Occasionally the gentleman dances Fling steps to the Highland Schottische- breaking away to the left, and back with the usual first step round the leg, counting 4, and 1, 2, 3, to the left; then doing the same with right and returning. He then joins his partner, and goes merrily round to the other bars of the strain.
While the gentleman is executing his solo steps the lady may either dance the same steps (if not considered too wild) or she may be content to execute the Strathspey step already referred to.
It is very important that strict time be kept in the Highland Schottische. The music should be slower than Strathspey time, and well marked."

The dance wasn’t all that popular with the ceilidh dancers at Glasgow Uni - only a smaller percentage would get up, compared with the enthusiastic reaction to less twee jives.

We played a gig in Kingussie, with Alasdair Gillies doing the calling. You cannae get much more pernickety than him (I believe he makes an appearance on "Four Weddings and a Funeral"). He didn’t seem too bothered about the tunes lasting 16 bars or 32, so long as the tempo was right, and the accent.

‘old dears’

‘old dears’ ~ I miss them, all my teachers, friends, great characters, and generally not burdened with taking themselves too seriously ~ good fun, not limited to just music and dance… But there were a few hard asses too, and they were also interesting, informative, good craic if you lucked out and caught them in a good mood…

Was it "Alasdair" or "Andrew Gillies" - or another Gillies? Must be getting older…

We played for a group of Country dancers in Kirkwall a good few lives ago. They couldn’t handle dancing to live music. You could get them dancing to a record with us playing along, turn the volume down, with just us playing, then bring it up, and we’d be in exactly the same spot - but when we played they couldn’t handle it. It wasn’t our playing, honest!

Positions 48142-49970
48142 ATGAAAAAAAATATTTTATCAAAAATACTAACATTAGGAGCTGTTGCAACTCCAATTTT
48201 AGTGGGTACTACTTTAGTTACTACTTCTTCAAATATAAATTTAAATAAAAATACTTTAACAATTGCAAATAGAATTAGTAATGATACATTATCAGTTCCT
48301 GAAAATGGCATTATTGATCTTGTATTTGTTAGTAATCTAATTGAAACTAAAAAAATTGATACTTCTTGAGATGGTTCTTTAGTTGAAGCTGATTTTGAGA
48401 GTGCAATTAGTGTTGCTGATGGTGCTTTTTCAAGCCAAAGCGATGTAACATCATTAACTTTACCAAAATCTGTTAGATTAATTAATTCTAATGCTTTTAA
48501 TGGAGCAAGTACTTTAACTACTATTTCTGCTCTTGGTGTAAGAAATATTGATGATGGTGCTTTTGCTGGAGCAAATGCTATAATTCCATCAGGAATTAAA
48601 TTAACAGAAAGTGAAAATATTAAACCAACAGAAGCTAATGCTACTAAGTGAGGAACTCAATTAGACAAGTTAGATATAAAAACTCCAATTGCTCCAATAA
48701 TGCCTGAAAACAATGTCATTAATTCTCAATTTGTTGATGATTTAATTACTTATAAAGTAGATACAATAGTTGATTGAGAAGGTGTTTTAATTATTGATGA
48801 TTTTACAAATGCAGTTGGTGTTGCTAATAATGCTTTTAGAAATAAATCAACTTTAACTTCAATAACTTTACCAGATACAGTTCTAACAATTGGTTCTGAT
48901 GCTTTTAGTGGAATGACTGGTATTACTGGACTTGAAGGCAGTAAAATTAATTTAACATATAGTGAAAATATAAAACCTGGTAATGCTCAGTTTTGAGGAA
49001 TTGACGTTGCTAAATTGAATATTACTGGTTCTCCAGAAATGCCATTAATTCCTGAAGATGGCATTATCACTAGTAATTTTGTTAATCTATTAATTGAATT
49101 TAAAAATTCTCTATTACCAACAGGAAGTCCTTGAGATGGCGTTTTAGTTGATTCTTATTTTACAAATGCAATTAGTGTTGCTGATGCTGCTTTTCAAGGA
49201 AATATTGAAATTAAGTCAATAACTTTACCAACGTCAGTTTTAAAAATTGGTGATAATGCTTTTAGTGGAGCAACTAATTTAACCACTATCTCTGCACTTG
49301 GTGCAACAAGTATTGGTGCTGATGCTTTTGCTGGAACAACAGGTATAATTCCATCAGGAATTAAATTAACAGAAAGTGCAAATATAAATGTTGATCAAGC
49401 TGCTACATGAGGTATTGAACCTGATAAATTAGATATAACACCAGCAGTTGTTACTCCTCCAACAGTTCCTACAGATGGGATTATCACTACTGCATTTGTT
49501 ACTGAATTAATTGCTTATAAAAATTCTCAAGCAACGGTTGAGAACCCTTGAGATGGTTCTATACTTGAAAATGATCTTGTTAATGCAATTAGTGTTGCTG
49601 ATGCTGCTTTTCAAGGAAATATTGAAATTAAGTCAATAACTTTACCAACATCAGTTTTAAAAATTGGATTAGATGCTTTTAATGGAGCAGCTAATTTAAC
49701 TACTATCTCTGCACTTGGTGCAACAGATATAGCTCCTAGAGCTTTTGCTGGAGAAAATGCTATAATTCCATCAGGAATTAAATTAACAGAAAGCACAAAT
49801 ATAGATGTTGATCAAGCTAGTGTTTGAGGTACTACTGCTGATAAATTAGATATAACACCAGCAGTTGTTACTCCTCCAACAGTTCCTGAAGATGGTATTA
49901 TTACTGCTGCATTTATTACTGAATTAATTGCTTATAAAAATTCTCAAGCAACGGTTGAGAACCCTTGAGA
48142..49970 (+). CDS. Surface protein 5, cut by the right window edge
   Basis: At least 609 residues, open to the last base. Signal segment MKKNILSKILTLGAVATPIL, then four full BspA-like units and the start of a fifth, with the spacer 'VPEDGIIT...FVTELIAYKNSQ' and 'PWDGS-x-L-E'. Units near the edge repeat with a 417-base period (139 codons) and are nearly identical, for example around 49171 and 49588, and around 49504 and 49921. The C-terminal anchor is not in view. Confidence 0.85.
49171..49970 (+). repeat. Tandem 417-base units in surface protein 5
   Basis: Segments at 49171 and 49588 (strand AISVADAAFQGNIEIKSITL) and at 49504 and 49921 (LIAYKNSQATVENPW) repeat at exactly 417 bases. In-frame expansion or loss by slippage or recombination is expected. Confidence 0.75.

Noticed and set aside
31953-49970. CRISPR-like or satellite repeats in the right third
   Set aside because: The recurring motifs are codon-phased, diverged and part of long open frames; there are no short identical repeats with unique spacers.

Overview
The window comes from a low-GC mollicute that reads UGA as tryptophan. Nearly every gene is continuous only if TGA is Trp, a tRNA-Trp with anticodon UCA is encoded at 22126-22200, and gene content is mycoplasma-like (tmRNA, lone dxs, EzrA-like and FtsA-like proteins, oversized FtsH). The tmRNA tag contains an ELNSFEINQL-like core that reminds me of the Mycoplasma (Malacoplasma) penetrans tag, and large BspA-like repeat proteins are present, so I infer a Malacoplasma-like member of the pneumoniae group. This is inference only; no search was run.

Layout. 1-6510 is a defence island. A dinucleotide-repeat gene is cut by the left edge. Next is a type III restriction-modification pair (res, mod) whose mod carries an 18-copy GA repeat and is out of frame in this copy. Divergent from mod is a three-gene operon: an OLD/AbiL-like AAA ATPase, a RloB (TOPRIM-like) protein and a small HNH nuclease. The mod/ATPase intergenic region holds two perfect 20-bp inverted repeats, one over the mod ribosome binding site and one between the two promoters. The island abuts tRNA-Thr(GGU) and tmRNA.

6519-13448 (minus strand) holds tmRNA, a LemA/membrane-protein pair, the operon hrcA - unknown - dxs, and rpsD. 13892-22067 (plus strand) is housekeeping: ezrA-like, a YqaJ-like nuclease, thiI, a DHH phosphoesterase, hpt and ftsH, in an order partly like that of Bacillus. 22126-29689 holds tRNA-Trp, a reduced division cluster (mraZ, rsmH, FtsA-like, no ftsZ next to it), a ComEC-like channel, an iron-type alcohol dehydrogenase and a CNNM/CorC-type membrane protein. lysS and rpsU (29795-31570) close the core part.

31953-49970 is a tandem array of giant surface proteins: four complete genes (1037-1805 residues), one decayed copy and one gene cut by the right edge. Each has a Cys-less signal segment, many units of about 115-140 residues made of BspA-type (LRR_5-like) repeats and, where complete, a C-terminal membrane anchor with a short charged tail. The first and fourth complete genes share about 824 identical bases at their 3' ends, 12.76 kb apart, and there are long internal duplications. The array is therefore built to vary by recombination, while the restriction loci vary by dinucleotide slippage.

‘twee jives’ - still resorting to pejorative descriptions… It’s down to a difference in experiences and attitude. I need to bow out of this as planned. Besides, there’s some tunes calling for attention, and dinner too…

Interesting history, enjoyed the read…

Admitting limitations, the greater experience I have with highland flings, tunes and dances, is to do with Ireland… But I do like Scott Skinner tunes, and his dance manuals, if not his fiddling…

Dinner is served…

"’twee jives’ - still resorting to pejorative descriptions… "

I’m sorry, but I’m never going to take the Highland Schottische as seriously as Mr Skinner. It’s a good jive, but it’s still twee.

It’s not like I haven’t resorted to pejorative terms descriptions before, and to do with RSCDS balls for one… I suppose it all depends, the Irish take on these things, and as I’ve had it elsewhere, ‘twee’ wouldn’t enter into my mind. But, in a Scottish RSCDS setting, I’d probably escape to the nearest pub for a nice single malt and avoid the pejoratives…

Most things ‘Scottish’ for me, were through the musicians and dancers of Ireland, but I’ve cut a few capers with the RSCDS too, but I prefer single malts, straight, to ‘twee jives and jivin’…

Skinner, the man did make some damned fine tunes, but even most of those I’ve had fun with were via Ireland and Cape Breton, the Canadian Maritimes ~ places that have been ‘home’ and are still considered so… And great for the music and dance and the craic…